What is perhaps another question is why spend the money and time doing this at all ? Well, I think pulsars are fascinating, bordering on obsession. And it is certainly a challenge – but perhaps a bit of insanity is required to persist trying for over 4 years… LOL…

      • Dave H

        modulationI thought the project was fascinating. I’ve heard it said that astronomy is one of the few remaining fields where citizen scientists can still make useful observations and contributions.

        • Steve Olney

          Hi Dave – the attraction of Vela is that it ‘glitches’ roughly every three years (a ‘glitch’ is where it suddenly spins-up and then slowly returns to its normal spin frequency slowdown). Some of the glitches are up to 3 ppm. My observation frequency measurement error is about +/- 0.5 ppm, so there is a possibility that I might be able to see a glitch in my data. The real prize for this would be to be the first to notice it – but this is unlikely as there are two professional observatories monitoring Vela each day (up to 18 hours a day) which have automatic alarms (sends emails) to alert them. I only observe 2 hours a day, so most likely I will see a glitch as a jump between two days and so be a bit too late.

          • Dave H

            Okay, that’s news to me, that a pulsar can glitch like that. Now I’m starting to want to try to detect them. Vela would be tough though, I’m at 43 degrees north latitude.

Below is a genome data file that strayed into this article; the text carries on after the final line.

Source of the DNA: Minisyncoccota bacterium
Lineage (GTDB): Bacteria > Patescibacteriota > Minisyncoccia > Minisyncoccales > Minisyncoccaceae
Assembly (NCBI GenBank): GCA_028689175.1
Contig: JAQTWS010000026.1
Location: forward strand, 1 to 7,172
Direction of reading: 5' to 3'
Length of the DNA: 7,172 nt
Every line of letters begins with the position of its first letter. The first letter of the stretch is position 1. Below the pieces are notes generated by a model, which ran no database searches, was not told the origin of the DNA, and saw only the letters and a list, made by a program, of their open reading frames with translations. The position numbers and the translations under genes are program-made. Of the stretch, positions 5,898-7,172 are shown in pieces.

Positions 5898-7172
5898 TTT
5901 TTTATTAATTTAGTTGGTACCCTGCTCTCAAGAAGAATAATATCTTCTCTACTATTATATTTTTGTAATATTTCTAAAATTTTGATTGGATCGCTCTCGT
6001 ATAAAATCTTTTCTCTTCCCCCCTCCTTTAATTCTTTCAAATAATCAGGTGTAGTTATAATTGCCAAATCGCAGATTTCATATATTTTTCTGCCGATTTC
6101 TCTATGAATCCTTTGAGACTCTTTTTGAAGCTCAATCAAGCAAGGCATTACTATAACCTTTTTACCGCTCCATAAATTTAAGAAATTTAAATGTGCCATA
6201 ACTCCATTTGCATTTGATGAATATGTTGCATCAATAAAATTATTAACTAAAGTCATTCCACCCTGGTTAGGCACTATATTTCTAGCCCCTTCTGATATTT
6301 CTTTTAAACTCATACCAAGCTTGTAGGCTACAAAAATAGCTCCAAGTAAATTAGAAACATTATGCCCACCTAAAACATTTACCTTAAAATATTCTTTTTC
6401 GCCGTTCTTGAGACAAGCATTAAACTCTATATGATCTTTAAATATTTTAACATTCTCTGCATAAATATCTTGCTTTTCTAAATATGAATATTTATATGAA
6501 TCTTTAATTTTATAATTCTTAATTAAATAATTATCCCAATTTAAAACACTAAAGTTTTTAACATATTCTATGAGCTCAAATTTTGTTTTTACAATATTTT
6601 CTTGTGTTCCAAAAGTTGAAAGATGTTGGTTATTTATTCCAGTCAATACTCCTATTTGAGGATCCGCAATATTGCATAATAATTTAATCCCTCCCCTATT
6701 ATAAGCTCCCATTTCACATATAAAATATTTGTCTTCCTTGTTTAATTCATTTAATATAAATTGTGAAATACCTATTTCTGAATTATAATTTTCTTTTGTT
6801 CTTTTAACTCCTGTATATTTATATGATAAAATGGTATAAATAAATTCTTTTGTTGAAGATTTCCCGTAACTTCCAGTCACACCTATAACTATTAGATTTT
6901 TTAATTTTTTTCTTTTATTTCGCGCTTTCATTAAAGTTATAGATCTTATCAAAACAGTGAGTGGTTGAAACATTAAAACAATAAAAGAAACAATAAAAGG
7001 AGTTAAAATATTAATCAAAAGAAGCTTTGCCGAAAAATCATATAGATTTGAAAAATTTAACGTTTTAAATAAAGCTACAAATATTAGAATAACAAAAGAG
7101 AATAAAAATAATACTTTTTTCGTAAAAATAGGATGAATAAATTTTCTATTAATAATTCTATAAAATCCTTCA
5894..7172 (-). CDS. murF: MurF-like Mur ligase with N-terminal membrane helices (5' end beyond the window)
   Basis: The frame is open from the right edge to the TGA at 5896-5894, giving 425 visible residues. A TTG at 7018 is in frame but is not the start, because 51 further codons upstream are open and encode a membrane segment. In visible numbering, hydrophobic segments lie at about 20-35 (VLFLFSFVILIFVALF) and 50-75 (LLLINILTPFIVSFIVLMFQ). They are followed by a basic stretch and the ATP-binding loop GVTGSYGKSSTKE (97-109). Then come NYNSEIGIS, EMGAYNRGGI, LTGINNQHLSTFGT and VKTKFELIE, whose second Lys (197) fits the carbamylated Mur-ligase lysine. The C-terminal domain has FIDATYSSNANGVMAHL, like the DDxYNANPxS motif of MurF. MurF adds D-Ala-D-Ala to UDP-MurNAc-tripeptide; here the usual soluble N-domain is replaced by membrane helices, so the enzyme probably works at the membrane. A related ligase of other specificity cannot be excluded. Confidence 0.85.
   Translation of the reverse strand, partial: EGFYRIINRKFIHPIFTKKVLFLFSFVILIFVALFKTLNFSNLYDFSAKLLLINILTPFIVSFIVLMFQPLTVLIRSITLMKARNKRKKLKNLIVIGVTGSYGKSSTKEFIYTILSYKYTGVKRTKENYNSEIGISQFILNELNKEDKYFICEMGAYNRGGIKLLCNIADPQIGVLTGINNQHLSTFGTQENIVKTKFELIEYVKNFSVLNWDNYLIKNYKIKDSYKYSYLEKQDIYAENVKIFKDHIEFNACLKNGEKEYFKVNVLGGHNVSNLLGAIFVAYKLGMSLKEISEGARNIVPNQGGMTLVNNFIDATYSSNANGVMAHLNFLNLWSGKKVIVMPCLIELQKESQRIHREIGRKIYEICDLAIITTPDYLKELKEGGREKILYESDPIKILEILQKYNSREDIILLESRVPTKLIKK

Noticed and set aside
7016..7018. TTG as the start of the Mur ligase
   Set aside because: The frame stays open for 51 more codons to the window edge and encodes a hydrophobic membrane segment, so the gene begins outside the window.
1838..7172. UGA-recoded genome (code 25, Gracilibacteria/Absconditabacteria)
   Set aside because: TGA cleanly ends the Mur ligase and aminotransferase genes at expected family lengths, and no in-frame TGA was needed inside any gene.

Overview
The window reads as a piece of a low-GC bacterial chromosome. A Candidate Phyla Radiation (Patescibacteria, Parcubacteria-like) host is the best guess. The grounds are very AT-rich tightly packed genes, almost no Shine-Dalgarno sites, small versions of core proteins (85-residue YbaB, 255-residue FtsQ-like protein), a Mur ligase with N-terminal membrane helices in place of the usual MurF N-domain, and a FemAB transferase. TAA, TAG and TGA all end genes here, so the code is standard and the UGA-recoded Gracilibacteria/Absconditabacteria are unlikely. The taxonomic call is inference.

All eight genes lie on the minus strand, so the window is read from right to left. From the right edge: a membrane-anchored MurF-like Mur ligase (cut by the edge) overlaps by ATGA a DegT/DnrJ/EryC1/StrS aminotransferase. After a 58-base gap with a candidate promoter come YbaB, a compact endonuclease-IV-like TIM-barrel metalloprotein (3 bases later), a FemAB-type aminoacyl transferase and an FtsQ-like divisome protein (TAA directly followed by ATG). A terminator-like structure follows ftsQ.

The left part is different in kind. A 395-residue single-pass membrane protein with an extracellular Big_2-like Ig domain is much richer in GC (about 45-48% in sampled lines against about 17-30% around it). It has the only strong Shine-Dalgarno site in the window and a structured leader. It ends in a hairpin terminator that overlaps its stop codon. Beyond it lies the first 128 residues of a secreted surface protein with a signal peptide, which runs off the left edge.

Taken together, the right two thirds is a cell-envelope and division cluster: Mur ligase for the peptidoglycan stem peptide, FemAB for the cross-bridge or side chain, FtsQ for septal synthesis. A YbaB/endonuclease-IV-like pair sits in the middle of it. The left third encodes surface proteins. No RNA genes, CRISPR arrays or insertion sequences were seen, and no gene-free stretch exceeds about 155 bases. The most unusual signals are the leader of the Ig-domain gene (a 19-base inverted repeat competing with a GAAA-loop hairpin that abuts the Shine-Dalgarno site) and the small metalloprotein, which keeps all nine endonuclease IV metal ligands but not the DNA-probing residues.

You mentioned in your article that you used a circular polarized antenna to prevent cross-polarization loss. Does Vela (or any other pulsars) have a consistent polarization? I’m wondering if a linearly polarized antenna could be rotated to match the incoming signal by a tracking system. It could also extend the available observation time.

            • Steve Olney

              Hi Dave – all pulsars are different. Vela is almost 100% linearly polarised. Due to the fact that the angle of the polarisation swings almost 90 degrees during the pulse on time (about 2 ms for Vela) it is not feasible to track it. The CP approach is one solution – it has been argued that it is not a good solution – but it works for me. In the northern hemisphere the pulsar to go for is B0329+54. It is largely unpolarised so the question of type of antenna (CP or Linear) is largely irrelevant.

              I suggest you browse…
              http://neutronstar.joataman.net/
              …particularly…
              http://neutronstar.joataman.net/technical/amateur_challenges.html
              …for more details.
              Cheers
              Steve

              • Dave H

                It makes sense that Vela’s polarization would rotate that fast, since the pulsar itself is spinning so quickly. An antenna trying to keep up with that would look like a blender.

                Thank you for the links, and for the suggested target!

              • Caleb G

                This is fantastic work! I’ve been considering to attempt to try detecting pulsars using commercial products but I think I will just take advantage of my universities’ radio equipment. We have the National Weather Service on campus so they probably have way better radio dishes than I could ever build.